The government may pat itself on the back over a small victory against opponents of its move to ease exports of lightly processed minerals.

Earlier this year, it issued Government Regulation (PP) No. 1/2017 and its implementing rules, the Energy and Mineral Resources Ministerial Decrees No. 5/2017 and 6/2017, which allow miners to ship overseas copper concentrates, low-grade nickel ore and washed bauxite so long as they commit to building smelters locally and divest 51 percent of their shares to national entities.

Many legal experts and environmentalists responded to what they considered a policy mishap with ire, accusing the government of violating the 2009 Mining Law, which stipulates a total export ban on all mineral ores and semiprocessed minerals as of 2014.

On March 3, stakeholders comprising experts and activists from 20 institutions filed a petition for a judicial review with the Supreme Court.

However, their bold action came to nought as on Aug. 3, the court rejected their request.

“Until now, we have yet to receive a copy of the ruling, which we will thoroughly review to determine our next legal steps,” Ahmad Redi, a law expert from the Jakarta-based Tarumanagara University, who represents the coalition, said Tuesday.

The court is expected to send a copy of the ruling to the coalition within two weeks.

Ahmad said his team did not understand the reason behind the court’s decision, although he acknowledged that the latter found no legal loopholes in the newly issued regulations.

The coalition has several options to further challenge the regulations, including filing another petition with the court for a judicial review of Decree No. 28/2017, which replaced Decree No. 5/2017, and contesting the President at the district court for alleged unlawful acts.

“We’ll see later where it goes,” Ahmad said.

One of the major criticisms over the export ban relaxation is that the government gave false hope to companies that invested sizeable amounts in building smelters in anticipation of a much stricter rule.

Many parties said the policy benefited only mining giants, notably PT Freeport Indonesia, a subsidiary of United States-based Freeport McMoRan Inc. and PT Amman Mineral Nusa Tenggara, owned by PT Medco Internasional. The two miners have yet to reveal any significant progress in developing smelters.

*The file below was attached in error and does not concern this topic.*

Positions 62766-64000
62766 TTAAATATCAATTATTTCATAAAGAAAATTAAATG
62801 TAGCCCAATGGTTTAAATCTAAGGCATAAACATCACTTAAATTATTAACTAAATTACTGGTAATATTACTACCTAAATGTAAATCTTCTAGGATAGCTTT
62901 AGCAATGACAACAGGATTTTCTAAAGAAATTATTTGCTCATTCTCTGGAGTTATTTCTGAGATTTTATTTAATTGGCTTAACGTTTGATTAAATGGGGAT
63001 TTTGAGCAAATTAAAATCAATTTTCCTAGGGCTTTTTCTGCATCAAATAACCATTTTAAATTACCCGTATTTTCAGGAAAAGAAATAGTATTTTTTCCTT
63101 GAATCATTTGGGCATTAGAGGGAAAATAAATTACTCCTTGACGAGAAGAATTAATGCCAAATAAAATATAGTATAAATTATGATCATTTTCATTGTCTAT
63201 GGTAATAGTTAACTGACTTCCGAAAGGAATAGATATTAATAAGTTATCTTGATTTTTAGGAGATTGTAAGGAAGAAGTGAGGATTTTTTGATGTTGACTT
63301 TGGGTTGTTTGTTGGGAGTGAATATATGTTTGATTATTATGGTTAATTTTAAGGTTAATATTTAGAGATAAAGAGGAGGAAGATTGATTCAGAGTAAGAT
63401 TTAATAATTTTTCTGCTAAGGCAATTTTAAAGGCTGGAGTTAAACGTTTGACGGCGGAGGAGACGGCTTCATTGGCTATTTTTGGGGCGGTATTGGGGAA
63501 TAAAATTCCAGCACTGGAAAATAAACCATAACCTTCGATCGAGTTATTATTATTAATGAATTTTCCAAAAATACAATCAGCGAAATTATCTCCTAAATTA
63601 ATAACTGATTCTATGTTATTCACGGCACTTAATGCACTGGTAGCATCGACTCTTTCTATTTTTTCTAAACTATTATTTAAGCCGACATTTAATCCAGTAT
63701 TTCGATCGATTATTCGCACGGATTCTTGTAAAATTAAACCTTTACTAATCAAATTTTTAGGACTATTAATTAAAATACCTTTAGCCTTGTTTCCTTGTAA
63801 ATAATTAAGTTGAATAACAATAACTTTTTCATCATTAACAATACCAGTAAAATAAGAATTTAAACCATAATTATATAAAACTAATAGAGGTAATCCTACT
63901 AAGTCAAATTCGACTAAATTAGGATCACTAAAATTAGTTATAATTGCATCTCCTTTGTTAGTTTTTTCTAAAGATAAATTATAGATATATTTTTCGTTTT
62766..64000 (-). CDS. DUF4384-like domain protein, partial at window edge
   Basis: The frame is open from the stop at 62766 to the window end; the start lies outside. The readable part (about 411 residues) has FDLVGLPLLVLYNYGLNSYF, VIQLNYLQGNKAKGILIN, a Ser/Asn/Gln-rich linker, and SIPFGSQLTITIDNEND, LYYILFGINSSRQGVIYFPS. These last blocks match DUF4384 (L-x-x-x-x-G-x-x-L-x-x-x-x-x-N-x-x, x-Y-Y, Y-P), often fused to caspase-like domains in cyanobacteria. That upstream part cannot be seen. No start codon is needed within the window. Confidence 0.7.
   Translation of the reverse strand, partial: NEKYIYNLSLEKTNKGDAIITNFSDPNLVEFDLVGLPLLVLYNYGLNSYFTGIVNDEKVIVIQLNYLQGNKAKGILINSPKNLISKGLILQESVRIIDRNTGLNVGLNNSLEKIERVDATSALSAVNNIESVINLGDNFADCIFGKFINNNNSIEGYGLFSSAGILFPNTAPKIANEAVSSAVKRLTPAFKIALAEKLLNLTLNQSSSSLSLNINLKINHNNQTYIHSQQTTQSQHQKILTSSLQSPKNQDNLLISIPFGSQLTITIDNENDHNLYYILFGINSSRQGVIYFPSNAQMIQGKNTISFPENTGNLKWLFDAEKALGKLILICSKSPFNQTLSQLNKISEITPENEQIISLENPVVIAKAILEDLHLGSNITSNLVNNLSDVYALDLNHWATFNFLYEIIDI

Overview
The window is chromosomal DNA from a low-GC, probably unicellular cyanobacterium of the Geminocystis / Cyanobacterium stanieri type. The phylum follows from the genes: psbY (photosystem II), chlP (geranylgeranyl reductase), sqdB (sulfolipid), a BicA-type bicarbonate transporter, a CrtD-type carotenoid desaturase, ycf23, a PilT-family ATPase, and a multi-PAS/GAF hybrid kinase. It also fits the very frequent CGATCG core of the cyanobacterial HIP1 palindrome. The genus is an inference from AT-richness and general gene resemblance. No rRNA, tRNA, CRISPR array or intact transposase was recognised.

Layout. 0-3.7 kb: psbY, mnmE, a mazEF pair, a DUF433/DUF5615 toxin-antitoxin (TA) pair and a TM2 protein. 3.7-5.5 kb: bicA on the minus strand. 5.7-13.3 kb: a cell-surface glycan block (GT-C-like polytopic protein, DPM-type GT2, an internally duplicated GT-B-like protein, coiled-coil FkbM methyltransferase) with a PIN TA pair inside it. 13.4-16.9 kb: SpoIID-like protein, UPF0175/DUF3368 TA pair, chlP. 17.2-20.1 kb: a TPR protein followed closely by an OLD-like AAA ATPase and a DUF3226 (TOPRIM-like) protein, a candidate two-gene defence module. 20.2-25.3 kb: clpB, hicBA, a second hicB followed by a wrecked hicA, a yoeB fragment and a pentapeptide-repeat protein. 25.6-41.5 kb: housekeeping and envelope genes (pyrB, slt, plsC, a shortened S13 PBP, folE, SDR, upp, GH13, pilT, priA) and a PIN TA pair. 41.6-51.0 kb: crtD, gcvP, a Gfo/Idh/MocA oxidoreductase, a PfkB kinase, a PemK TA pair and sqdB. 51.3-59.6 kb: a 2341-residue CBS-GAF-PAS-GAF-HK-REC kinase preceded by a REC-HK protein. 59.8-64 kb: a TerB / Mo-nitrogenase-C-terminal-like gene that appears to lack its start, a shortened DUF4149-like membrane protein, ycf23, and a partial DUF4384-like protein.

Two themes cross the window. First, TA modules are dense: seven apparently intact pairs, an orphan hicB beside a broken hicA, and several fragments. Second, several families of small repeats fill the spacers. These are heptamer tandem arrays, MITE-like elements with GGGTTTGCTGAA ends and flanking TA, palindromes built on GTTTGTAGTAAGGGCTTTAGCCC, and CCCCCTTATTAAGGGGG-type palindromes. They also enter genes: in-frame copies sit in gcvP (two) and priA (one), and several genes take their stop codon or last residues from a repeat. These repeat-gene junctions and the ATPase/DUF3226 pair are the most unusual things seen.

In protest of another government policy, namely permitting Freeport to export copper concentrates temporarily from February to October by granting the firm a temporary special mining license (IUPK), the coalition is also considering filing suit with a state administrative court (PTUN).

While the coalition found the court ruling troubling, the government got a boost to move forward with its regulations.

Energy and Mineral Resources Ministry spokesman Dadan Kusdiana said the ruling was just and should be respected as Indonesia followed the rule of law.

“That is why the Energy and Mineral Resources Ministry will continue to implement PP No. 1/2017, Decree No. 5/2017 and Decree No. 6/2017,” he told The Jakarta Post.

Separately, Maryati Abdullah, the coordinator for civil society organization Publish What You Pay (PWYP) Indonesia, said the government’s decision to issue overlapping policies was a bad precedent for the country’s mining industry.

Such a policy, she said, could be followed by other controversial regulations that could lead to uncertainty for investors.

“Overlapping policies will not attract investors. Such policies will only scare them,” Maryati said.

In the BMI Mining Risk/Reward Index published on May 16 by Fitch Group’s BMI Research, Indonesia only got 25.4 points out of 100 in the category of mining regulation in a sign that its mining sector is unattractive.


Sumber: The Jakarta Post (PressReader)